Quick Links

research

Gene mutations shown to cause form of HSP

Scientists at the Montreal Neurological Institute and Hospital (MNI) have identified novel gene mutations that cause hereditary spastic paraplegia (HSP), a step forward in efforts to treat this debilitating disease.

It is estimated that between two and 10 people per 100,000 in the general population have HSP, a disease characterized by weakness or spasticity in the lower limbs. HSP is caused by mutations inherited from one or both parents.

Published: 9May2016

May 2016 - Multiple Sclerosis Awareness Month

May 2016 - Multiple Sclerosis Awareness Month

 

Multiple sclerosis treatment and research has long been a focus at the Montreal Neurological Institute and Hospital, known simply as The Neuro, an illustrious member of McGill University and the McGill University Health Centre. Indeed, The Neuro introduced Canada’s first MS clinic. The clinic’s highly specialized staff employs the latest research data and treatment methods in a clinical atmosphere of innovation and progress.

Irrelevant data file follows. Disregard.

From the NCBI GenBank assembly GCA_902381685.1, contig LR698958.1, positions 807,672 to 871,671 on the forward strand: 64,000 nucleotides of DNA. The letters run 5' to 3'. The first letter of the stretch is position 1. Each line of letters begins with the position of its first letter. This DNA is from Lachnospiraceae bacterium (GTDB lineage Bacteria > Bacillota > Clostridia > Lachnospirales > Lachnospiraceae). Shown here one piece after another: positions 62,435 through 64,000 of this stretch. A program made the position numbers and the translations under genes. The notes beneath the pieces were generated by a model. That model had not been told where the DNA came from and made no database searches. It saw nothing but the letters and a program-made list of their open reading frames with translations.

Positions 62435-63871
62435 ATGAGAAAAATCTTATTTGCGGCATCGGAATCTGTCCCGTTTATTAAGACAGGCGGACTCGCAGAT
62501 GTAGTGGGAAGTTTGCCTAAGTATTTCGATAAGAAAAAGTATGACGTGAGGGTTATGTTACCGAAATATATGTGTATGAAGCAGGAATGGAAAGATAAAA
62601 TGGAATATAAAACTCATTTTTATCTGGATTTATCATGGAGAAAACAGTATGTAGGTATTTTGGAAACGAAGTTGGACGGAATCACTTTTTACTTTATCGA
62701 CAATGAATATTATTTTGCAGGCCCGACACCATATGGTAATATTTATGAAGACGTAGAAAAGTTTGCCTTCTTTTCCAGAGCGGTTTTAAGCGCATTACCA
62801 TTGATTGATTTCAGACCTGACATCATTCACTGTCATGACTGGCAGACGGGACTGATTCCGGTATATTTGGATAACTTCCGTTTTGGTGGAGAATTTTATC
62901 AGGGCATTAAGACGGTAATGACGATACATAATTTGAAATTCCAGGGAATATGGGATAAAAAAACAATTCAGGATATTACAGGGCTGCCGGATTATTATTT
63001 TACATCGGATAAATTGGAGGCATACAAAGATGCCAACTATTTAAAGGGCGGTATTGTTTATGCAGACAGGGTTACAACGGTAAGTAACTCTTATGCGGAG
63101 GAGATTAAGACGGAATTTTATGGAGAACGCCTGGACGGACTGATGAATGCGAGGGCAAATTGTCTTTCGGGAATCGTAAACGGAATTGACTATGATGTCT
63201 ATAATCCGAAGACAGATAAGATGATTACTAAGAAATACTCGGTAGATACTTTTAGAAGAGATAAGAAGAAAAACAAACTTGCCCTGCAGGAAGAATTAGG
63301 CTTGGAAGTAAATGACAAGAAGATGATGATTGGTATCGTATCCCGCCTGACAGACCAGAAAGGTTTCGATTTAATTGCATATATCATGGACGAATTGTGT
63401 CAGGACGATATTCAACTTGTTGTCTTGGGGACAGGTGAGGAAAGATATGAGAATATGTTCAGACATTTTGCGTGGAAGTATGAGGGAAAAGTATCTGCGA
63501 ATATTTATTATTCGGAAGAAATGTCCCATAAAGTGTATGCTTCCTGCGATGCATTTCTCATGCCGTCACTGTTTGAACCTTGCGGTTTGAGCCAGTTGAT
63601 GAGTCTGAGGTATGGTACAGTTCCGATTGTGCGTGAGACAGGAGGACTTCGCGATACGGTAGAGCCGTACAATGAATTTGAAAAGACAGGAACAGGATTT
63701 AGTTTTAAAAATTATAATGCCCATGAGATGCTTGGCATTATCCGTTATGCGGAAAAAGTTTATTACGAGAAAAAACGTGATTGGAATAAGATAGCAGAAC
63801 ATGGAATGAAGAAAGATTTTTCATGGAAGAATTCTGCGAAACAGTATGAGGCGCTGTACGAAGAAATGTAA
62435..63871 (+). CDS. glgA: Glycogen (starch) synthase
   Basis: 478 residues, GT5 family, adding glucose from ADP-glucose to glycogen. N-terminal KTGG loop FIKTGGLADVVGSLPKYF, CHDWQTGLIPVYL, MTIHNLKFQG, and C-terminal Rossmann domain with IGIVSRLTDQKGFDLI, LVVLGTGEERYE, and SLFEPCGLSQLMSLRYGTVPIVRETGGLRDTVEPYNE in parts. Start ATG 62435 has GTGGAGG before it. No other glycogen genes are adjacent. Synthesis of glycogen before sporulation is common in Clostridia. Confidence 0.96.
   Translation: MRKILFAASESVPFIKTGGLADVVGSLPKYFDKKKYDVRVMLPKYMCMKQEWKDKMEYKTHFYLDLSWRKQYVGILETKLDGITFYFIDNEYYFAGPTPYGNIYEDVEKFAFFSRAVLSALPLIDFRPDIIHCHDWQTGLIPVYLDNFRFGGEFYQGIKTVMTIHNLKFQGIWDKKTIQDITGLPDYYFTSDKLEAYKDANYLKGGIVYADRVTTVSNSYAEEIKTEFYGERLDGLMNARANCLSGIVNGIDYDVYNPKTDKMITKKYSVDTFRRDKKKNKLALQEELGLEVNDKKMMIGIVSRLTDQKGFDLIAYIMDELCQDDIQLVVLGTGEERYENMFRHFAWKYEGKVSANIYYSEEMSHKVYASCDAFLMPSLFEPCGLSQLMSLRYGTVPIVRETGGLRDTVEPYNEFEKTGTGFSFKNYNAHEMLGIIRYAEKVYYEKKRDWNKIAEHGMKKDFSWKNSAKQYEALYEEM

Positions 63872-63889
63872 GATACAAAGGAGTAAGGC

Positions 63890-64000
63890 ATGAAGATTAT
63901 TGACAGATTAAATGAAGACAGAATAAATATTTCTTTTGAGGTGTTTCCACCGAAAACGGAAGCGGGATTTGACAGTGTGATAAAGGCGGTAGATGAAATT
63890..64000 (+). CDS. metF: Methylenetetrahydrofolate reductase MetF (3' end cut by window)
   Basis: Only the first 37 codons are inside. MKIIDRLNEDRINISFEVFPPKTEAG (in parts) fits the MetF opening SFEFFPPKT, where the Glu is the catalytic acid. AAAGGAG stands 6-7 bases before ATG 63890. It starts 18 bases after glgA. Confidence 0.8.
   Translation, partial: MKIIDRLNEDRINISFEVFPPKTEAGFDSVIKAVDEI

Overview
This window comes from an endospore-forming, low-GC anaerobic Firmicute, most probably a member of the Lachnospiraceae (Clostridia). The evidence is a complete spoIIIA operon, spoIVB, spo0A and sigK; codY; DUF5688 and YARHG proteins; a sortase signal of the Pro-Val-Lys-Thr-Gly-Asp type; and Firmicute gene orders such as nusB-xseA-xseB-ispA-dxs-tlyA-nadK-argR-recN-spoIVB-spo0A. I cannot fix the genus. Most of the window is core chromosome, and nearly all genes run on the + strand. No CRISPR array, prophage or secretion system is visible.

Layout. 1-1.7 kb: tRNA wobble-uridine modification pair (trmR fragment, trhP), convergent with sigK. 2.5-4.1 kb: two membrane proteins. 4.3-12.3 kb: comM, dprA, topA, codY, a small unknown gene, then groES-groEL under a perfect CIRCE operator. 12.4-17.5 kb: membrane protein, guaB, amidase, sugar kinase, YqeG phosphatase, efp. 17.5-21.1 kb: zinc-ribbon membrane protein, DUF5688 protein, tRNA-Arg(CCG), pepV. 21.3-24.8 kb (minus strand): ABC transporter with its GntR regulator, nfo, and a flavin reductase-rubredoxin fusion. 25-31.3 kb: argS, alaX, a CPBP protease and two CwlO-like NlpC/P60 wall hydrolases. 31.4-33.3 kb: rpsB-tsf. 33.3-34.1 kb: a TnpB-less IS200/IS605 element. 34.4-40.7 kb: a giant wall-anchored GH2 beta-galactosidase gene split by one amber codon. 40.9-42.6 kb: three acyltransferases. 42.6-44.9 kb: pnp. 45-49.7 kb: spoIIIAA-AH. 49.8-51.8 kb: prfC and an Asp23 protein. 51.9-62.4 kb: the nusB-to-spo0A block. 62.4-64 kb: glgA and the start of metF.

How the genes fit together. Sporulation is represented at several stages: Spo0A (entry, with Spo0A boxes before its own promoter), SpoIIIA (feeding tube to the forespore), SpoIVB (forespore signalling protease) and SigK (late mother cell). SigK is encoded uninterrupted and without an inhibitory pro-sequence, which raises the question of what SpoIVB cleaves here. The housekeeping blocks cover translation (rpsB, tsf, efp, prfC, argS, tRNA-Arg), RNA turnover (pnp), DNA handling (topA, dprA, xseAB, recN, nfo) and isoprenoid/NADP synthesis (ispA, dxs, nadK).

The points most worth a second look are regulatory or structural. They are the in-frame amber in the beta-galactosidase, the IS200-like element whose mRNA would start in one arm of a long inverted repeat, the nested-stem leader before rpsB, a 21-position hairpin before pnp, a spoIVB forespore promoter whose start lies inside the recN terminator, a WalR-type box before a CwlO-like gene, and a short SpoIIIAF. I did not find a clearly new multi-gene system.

Published: 2May2016

Brighter prospects for chronic pain

Researchers use optogenetics to produce pain relief by shutting off neurons with light

The potential of light as a non-invasive, highly-focused alternative to pain medication was made more apparent thanks to research conducted by scientists at the Montreal Neurological Institute and Hospital of McGill University and the McGill University Health Centre.

Published: 20Apr2016

Brain responses found to originate from previously unknown source

Scientists at the Montreal Neurological Institute and Hospital at McGill University have made an important discovery about the human auditory system and how to study it, findings that could lead to better testing and diagnosis of hearing-related disorders.

The researchers detected frequency-following responses (FFR) coming from a part of the brain not previously known to emit them. FFRs are neural signals generated in the brain when people hear sounds.

Published: 6Apr2016

Pages